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CONFIDENTIALITY, DISCLOSURE, AND DATA ACCESS 83 The OFCCP approach to data confidentiality is evolving in the direction of greater transparency. An example is a new initiative under the umbrella of the Open Government Directive,7 under which the Department of Labor (DOL) has developed a searchable “enforcement database” comprised of DOL enforcement agencies, including OFCCP.8 This database is available for viewing by academic researchers, stakeholders, and the public. Users can retrieve data by state or zip code, the company name, North American Industry Classification System codes, violation, and year. The database divides OFCCP data into two categories: evaluations (compliance reviews) and investigations (complaints). In making these administrative data avail- able for the first time, OFCCP has a policy of limiting disclosed informa- tion. For example, it provides only data specific to the facility reviewed and only summary data (yes/no) for violations found, if any. However, it should be noted that the true underlying disclosure risks with such data are not fully understood. Department of Justice Procedures As noted above, DOJ’s Civil Rights Division obtains EEO-4 data from EEOC on a regular basis and holds it in confidence as a member of the joint state and local reporting committee. The DOJ uses the EEO-4 data to identify investigations that it believes should be launched, but it does not use the data directly in the investigation, nor are the data directly used in court cases. Instead, DOJ uses the data collected in the process of discovery to support its litigation. The transmittal of EEO-1 data from EEOC to DOJ is covered by an MOU that was executed in May 2011.9 The MOU calls on EEOC to provide DOJ with data for the most recent reporting period as soon as practicable after the EEOC has reconciled and finalized the statistical file. Historical EEO-1 files are also to be provided. In turn, DOJ agrees to pre- serve the confidentiality of the data in the same manner that EEOC employ- ees are required by Title VII of the Civil Rights Act of 1964 as amended. Among the steps leading to identification of a possible infringement of EEO laws, the DOJ compares the profiles of the public sector organizations 7  hite W House, Memorandum on Transparency & Open Government, M-10-06. Decem- ber 8, 2009. See http://www.whitehouse.gov/sites/default/files/omb/assets/memoranda_2010/ m10-06.pdf [October 2012]. 8  or details, see http://ogesdw.dol.gov [July 2012]. F 9  .S. Equal Employment Opportunity Commission, Memorandum of Understanding Be- U tween the U.S. Equal Employment Opportunity Commission and the U.S. Department of Justice–Civil Rights Division for Sharing of Employer Information Report (EEO-1) Data, May 12, 2011.

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84 COLLECTING COMPENSATION DATA FROM EMPLOYERS under the agency’s jurisdiction with similar organizations in the private sec- tor, using the EEO-1 data that are obtained from EEOC. FURTHER PROTECTION OF SHARED EEO DATA As the above discussion indicates, the EEOC shares sensitive EEO-4 and EEO-1 report data with other agencies in the federal government and with the FEPAs through rather informal arrangements, most of which are not backed by force of law. This practice is in contrast to the usual prac- tice of federal statistical agencies that protect shared data through formal agreements backed by clear legislative authority that is enforced by stern penalties. For EEOC, even when there is an agreement, such as the one with DOJ, to share EEO-1 data, there is no indication that the data are shielded from court challenge or from requests under the Freedom of Information Act when they are shared. In recent years, a procedure for protecting shared data has been imple- mented by several federal statistical agencies that might well serve as a model for protecting the EEOC employer data. The Bureau of Labor Sta- tistics, Census Bureau, and Bureau of Economic Analysis can now share confidential data obtained from employers under provisions of the Confi- dential Information Protection and Statistical Efficiency Act (CIPSEA). This statute, under the umbrella of the U.S. Office of Management and Budget, prohibits disclosure or release, for nonstatistical purposes, of information collected under a pledge of confidentiality. Under this law, data may not be released to unauthorized persons. Willful and knowing disclosure of pro- tected data to unauthorized persons is a felony punishable by up to 5 years imprisonment and up to a $250,000 fine—penalties that are significantly more stringent than those that are enumerated in the Title VII legislation. It is certain that the sensitivity of the data that employers provide to EEOC will be heightened if earnings data were to be added to the EEO data records. Employee compensation data are generally considered to be highly sensitive; they are even considered proprietary information by many private-sector employers. As this chapter points out, EEOC provides data to agencies that do not have the same level of confidentiality protections and are not covered by the same penalties that apply to EEOC employees and researchers under Interagency Personnel Act (IPA) agreements. Legislation patterned after the CIPSEA law could increase the protection of confidentiality of EEO data, specifically, to authorize sharing agreements between EEOC, OFCCP, DOJ, and the state and local FEPAs and extend the Title VII penalties beyond EEOC and its IPA researchers.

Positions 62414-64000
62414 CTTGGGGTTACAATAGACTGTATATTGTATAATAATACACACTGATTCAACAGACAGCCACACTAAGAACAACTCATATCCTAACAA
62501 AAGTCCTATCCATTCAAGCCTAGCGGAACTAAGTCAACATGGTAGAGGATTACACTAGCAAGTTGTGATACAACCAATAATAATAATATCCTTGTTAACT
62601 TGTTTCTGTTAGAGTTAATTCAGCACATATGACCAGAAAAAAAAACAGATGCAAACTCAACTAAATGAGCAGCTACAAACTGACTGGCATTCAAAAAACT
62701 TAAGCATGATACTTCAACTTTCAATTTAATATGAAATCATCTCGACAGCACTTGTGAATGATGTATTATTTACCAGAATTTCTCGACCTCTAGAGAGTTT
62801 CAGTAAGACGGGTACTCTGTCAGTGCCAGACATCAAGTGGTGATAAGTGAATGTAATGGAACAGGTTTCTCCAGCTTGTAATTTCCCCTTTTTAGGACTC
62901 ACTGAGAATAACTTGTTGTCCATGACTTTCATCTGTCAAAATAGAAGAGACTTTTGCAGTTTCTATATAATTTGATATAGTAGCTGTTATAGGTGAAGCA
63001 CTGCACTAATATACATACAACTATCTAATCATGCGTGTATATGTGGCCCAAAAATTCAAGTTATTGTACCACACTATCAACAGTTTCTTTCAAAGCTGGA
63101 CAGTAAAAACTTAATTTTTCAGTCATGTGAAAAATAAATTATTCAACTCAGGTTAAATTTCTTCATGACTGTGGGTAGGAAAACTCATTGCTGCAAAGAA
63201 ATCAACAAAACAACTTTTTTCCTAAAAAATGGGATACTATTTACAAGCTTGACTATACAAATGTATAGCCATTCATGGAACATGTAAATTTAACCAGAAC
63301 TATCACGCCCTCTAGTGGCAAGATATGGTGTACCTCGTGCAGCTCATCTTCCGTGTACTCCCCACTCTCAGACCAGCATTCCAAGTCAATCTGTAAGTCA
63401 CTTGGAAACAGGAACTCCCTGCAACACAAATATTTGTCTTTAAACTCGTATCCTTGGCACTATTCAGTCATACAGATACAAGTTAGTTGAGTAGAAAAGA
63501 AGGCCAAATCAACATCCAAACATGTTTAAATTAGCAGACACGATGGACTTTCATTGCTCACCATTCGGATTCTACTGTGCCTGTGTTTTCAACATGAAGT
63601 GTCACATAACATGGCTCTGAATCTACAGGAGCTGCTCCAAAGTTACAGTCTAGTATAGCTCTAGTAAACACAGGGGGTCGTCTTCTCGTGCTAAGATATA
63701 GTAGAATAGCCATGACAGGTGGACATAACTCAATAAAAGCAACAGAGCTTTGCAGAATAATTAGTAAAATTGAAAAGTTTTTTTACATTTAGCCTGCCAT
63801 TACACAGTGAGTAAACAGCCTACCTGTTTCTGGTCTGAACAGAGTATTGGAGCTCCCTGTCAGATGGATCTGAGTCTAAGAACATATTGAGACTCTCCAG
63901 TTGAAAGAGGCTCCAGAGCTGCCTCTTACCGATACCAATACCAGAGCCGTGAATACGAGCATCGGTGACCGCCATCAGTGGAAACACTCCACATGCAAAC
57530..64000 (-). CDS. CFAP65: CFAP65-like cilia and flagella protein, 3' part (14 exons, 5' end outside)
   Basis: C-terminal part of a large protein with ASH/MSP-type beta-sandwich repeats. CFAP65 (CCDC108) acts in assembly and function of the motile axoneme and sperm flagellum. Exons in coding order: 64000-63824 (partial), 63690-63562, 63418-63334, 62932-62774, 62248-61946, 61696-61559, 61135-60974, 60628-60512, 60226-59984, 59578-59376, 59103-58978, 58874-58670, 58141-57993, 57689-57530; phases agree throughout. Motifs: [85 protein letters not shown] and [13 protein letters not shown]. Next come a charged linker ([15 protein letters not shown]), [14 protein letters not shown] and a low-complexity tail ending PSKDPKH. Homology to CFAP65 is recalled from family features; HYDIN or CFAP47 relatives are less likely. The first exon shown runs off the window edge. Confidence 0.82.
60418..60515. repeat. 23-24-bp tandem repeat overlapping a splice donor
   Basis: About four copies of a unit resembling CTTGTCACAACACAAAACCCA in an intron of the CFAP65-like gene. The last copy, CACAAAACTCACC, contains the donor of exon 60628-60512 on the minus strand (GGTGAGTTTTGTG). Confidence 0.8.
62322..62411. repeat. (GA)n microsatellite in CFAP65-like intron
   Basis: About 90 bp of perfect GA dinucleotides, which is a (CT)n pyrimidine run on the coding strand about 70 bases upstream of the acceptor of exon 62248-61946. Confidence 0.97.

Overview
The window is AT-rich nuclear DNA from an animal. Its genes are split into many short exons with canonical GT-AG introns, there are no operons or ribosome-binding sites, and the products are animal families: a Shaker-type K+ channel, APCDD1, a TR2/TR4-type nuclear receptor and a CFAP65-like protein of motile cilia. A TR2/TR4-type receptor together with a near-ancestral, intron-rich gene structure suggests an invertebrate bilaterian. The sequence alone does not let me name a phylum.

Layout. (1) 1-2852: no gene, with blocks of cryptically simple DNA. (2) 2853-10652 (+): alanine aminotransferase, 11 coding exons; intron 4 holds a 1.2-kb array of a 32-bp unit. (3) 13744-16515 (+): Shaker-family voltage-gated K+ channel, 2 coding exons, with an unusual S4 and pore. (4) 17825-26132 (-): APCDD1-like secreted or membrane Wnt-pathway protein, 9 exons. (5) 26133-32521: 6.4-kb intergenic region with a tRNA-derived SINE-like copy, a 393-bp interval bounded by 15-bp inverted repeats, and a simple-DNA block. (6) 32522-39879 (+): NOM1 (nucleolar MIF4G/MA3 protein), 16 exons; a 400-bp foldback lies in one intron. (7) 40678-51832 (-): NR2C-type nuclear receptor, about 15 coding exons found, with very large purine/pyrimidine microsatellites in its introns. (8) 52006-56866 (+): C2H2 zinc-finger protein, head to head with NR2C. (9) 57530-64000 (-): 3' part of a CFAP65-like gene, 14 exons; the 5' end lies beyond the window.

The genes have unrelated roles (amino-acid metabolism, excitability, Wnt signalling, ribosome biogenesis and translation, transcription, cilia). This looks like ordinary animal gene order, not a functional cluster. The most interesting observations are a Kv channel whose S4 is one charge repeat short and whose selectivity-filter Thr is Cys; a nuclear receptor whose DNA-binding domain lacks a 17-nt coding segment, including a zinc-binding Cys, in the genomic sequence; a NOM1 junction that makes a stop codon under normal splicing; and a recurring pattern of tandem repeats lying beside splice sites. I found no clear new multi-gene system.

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CONFIDENTIALITY, DISCLOSURE, AND DATA ACCESS 85 Such protection could be expected to increase the willingness of em- ployers to provide detailed employment data. It could also help mitigate concerns of other federal agencies about the matching of the EEO-1 survey records to administrative data (such as those discussed in Chapter 2) if such matching was some day deemed useful to help improve the quality of the data.